In the late 1990s, the U.S. Navy decided it needed a small, cheap vessel to extended its reach into crowded, chaotic near-shore “littorals.” The result was the Littoral Combat Ship, a 3,000-ton warship roughly the size of a European corvette. The Navy contracted with two companies to build competing LCS designs: Lockheed Martin’s mono-hull USS Freedom (pictured) began trials in 2008; General Dynamic’s trimaran USS Independence will do so this year.
Freedom was designed with a “hybrid” propulsion system with diesel engines providing 10,000 horsepower for cruising, and 100,000-horsepower gas turbines for sprinting. “These are the largest marine gas turbines in the world — essentially the engines of a 777 jetliner,” said Operations Officer Tony Hyde. “The diesels we have [are] locomotive engines.” On her trials on the U.S. Great Lakes last fall, Freedom demonstrated an astonishing capability. By combining both propulsion suites, she could reach speeds approaching 50 knots. Most warships can make only 30 knots.
Commander Don Gabrielson, Freedom‘s captain, said the ship’s high speed means she can respond quickly to littoral threats, such as smugglers and pirates in small boats, plus rival navies’ high-speed combatants. But that advantage has its cost. Freedom gobbled higher than expected quantities of gas and diesel during her trial period, and the Navy acknowledged that an LCS would consume more fuel, per ton, than most other ships, increasing the need for support from logistics ships or shore bases.
Speed also means extra construction costs, according to retired Admiral James Lyon, former commander of the Pacific Fleet. “Overall costs of the LCS are largely driven by the speed requirement of 50 knots,” Lyons wrote in The Washington Times. “It can be safely assumed that between 30 percent and 40 percent of the current hull, mechanical and electrical … costs are directly attributed to the speed requirement.”
The price of each Littoral Combat Ship is expected to top $500 million, versus the original target price of just $200 million. The cost increase has caused Congress, so far, to fund just one LCS beyond the two already built. The earlier plan was to already have around 10 LCS in service or under construction, for an eventual total of at least 55.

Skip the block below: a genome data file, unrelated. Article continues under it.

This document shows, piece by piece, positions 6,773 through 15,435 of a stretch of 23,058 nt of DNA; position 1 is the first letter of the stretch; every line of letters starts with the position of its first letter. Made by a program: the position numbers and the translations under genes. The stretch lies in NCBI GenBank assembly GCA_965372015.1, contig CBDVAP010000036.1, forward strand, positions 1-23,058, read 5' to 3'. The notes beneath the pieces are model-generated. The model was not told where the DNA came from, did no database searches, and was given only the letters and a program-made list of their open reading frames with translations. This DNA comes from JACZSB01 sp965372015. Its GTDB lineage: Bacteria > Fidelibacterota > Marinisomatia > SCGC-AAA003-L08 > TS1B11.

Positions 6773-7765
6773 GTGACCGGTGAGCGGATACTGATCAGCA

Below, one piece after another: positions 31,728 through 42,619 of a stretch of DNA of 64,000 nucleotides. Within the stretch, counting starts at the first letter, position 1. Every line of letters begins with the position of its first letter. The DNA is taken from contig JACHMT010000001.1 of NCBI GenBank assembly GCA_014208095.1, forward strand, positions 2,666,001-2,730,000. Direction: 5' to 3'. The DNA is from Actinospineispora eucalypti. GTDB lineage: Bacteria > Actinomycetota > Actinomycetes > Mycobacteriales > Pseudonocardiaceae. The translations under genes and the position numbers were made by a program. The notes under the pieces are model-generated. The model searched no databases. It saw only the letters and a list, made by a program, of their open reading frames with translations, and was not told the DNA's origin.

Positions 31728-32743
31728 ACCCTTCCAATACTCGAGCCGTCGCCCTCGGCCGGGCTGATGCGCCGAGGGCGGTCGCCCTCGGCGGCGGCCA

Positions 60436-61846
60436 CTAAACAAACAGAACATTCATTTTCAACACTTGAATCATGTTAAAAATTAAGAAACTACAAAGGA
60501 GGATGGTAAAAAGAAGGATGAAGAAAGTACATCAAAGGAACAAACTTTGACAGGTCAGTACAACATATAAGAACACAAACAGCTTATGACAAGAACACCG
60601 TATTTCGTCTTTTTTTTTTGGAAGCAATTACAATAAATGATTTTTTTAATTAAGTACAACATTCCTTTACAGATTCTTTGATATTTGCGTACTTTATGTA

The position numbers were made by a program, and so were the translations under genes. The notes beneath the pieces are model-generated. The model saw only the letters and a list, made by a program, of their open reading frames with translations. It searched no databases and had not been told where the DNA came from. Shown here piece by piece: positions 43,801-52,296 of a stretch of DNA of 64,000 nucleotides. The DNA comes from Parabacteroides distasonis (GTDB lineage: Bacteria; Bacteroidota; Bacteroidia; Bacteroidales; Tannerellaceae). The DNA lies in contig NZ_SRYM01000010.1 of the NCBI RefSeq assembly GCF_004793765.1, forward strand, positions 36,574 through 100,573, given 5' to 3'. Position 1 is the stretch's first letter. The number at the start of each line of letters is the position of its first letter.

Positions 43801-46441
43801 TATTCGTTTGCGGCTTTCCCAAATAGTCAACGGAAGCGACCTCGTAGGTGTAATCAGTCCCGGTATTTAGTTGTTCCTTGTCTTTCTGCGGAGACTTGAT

Gabrielson seems to think high speed is worth the cost, but Lyons and other disagree. “It is not transparently clear what a 50-knot capability (as opposed to 30 knots) confers in the threat today of Mach 1-plus air and surface launched guided-stealthy missiles plus 70-plus-knot torpedoes,” the retired admiral wrote. “Furthermore, in any type of seaway, the ship will not operate at 50 knots nor will it operate at 50 knots in 20 feet of water unless the intention is to dig a trench in the seabed.”
Ronald O’Rourke, a naval analyst with the Congressional Research Service, said the Navy had not done any rigorous analysis to support LCS’s speed requirement.
Indeed, the experience of the United States’ other major maritime service appears to corroborate Lyon’s criticism. The U.S. Coast Guard has long focused on littoral operations. And yet its major warship, the 4,000-ton National Security Cutter, makes just 28 knots. Despite this, some U.S. officials believe the Navy should buy a version of the NSC, which is slightly cheaper than the LCS, for its near-shore operations. “This is an affordable ship (without Navy making wholesale changes in the design) which is exactly the type of vessel necessary for 80 percent of the Navy’s core missions,” Representative Gene Taylor said of the Coast Guard cutter.
Apparently conceding Taylor’s and Lyons’ points, the Navy is now reportedly looking at reducing the speed requirement for future copies of the LCS. “It’s all about the cost,” one unnamed analyst told Reuters. But if critics are right, it’s about utility, too. In the littorals, speed might not be everything.